This month, SiLabs came up with more solutions for the Amazon Sidewalk (EFR32SG) and Bluetooth (EFR32FG) markets and leveraged its Cortex-M33 architecture to serve the more general purpose arenea with a non-wireless variant (EFM32PG). Microchip added to its portfolio of automotive line while TI continues tirelessly to crawl back into the MCU market with its Cortex-M0+ based MSPM0 line up.
No significant change beyond 3 new parts in the CY9BF family (Coxtex-M3).
Microchip created close to 60 new products in the AVR32EA/64EA and PIC16/18. The EA families with 20 MHz core 64kB/6kB Flash/RAM is recommended for safety-critical applications targeting industrial and automotive products (IEC 61508 and ISO 26262).
On the EFM32 front, SiLabs released 4 new products to create the EFM32PG28 family. It is based on an 80 MHz Cortex M33 with LCD controller. It is a sister MCU to the EFR32xG28 wireless SoC platform (ZG28, FG28 and SG28). The PG28 is also the first EFM32 device with a hardware AI/ML accelerator allowing for faster inferencing at the edge with lower power consumption.
And on the wireless side, it released another 23 products across 2 families, the EFR32SG2x and the EFR32FG28.
The EFR32SG23 is a secure wireless SoC for Amazon Sidewalk devices that supports sub-GHz FSK, providing range beyond the front door to cover detached buildings, pools, and spas. The multi-core device has an ARM Cortex-M33 running up to 78 MHz and with 512 kB of Flash and 64 kB of RAM. It targets battery operated end devices like sensors including door, window, and temperature sensors devices.
The big brother EFR32SG28 bumps up the Flash/RAM sizes to 1MB/256kB.
The EFR32FG28 takes the same digital architecture but supports both sub-GHz and 2.4GHz to add Bluetooth.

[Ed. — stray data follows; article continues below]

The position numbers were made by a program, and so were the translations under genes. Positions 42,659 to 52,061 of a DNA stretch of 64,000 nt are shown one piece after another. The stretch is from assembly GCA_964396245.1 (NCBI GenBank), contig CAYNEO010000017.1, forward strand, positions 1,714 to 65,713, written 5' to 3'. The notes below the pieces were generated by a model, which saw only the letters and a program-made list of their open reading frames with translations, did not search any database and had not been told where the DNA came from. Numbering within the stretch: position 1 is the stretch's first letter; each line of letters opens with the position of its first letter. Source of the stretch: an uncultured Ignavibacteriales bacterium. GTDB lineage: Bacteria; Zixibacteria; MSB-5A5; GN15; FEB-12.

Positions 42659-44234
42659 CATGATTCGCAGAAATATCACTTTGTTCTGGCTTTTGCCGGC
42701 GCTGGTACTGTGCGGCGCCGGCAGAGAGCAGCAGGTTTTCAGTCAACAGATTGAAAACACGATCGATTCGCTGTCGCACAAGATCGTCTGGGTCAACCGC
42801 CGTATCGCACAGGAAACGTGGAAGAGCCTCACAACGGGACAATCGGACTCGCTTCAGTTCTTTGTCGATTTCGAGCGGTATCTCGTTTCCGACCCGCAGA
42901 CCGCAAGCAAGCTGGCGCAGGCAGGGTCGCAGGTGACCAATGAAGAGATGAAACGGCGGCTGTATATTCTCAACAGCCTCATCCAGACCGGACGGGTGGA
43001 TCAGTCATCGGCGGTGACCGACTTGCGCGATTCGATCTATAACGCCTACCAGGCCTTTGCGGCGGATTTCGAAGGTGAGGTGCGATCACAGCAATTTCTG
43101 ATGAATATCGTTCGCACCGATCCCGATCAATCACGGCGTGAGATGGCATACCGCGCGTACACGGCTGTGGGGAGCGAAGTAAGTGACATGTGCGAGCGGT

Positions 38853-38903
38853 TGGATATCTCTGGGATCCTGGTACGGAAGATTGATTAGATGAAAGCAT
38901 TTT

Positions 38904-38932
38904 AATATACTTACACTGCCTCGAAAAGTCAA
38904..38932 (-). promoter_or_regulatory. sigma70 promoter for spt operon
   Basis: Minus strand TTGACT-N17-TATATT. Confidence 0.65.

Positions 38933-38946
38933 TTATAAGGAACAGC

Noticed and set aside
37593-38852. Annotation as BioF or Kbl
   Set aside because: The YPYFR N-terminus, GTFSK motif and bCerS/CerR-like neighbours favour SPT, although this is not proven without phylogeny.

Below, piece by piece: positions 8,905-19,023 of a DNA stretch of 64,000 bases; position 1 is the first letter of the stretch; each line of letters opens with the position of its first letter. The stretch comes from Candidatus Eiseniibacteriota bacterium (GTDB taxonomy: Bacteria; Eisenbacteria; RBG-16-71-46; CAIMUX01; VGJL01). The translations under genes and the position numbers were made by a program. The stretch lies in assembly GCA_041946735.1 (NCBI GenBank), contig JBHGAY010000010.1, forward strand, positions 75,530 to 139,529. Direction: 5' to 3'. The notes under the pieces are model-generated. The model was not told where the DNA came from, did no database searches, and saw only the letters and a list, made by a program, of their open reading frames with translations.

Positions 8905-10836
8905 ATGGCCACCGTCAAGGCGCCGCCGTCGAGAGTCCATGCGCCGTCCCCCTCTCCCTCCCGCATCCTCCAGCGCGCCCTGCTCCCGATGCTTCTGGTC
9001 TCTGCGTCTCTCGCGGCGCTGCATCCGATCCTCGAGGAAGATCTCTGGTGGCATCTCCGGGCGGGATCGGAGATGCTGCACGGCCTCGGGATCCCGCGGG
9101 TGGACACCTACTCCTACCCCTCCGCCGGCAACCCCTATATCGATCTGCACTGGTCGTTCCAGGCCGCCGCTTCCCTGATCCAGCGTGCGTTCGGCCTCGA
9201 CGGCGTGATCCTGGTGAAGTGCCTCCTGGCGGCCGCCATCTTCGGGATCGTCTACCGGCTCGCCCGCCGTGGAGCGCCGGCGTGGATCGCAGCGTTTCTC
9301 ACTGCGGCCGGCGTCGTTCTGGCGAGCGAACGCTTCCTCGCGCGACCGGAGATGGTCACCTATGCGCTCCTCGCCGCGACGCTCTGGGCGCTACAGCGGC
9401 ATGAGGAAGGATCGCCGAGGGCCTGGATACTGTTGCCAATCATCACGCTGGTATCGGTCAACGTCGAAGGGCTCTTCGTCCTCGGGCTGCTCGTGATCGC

Overall, 23 products were released.
ST had only minor changes to its portfolio.
TI continues to expand its portfolio of ultra low cost MSPM0L/G with 8 new devices, all in the 1306 family, with a 32 MHz Cortex-M0+ running at 32 MHz with ADC and 2 operational amplifiers.
Microchip is cleaning up its portfolio of MCU products, the largest in the industry with more than 13,000 part numbers. At the same time, Silicon Labs and TI expand their wireless and low-cost portfolios.
No significant change.
Microchip had a pretty severe cleanup this month, with over a thousand products only accessible through a search or being removed completely. About 80% of parts were in the dsPIC30F dsPIC33FJ families, and the rest with ATTiny 13 and PIC24FJ/HJ.
Renesas beefed up the RL78 F12/F14/F15 and D1A families, for the automotive market and G15 for the GP market. 400+ part numbers were released.
240 products were added.
9 new products were released this month in the EFR32BG27 and EFR32MG27 families.
The EFR32BG27 offers a WLCSP package (2.3 mm x 2.6 mm) capable of running on button cell batteries. It is a Bluetooth 5.x device with an integrated DCDC boost that allows operation down to 0.8 volts, enabling support for single-cell alkaline and 1.5-volt button cell batteries that are typically used in medical applications for battery-operated patches and continuous glucose monitoring (CGM) devices. The wakeup pin allows products in a warehouse or transit to remain off for months, consuming less than 20 nA, ensuring the battery remains fully charged for use. The integrated coulomb counter enables accurate battery level monitoring to avoid unexpected battery depletion for critical applications. Target applications include connected medical devices, wearables, sensors, switches, smart locks, and both commercial and LED lighting.
The EFR32MG27 expands the BG27 into Zigbee and proprietary protocols.
The power figures for both are top of the line with 3.6 mA RX current (1 Mbps GFSK) and 4.1 mA TX current @ 0 dBm output power.
ST had no significant changes.
TI expanded its portfolio of ultra low cost MSPM0L/G with 14 new devices, 2 in the MSPM0L11xx, 10 in the MSPM0L13xx and 2 in the XMSM0G35xx families. As a reminder, these are ultra low cost Cortex-M0+ running at 32 MHz. The porfolio starts at $0.38/1ku with 16kB/2kB of Flash/RAM, 2 UART, 2 I2C, 1 SPI and a temperature range of -40 to 125C. This is a serious competitor to STM32C0 family whose lowest cost MCU is the STM32C011J4M6 at $0.4313/10k. The battle for the lowest-cost Cortex-M is on.
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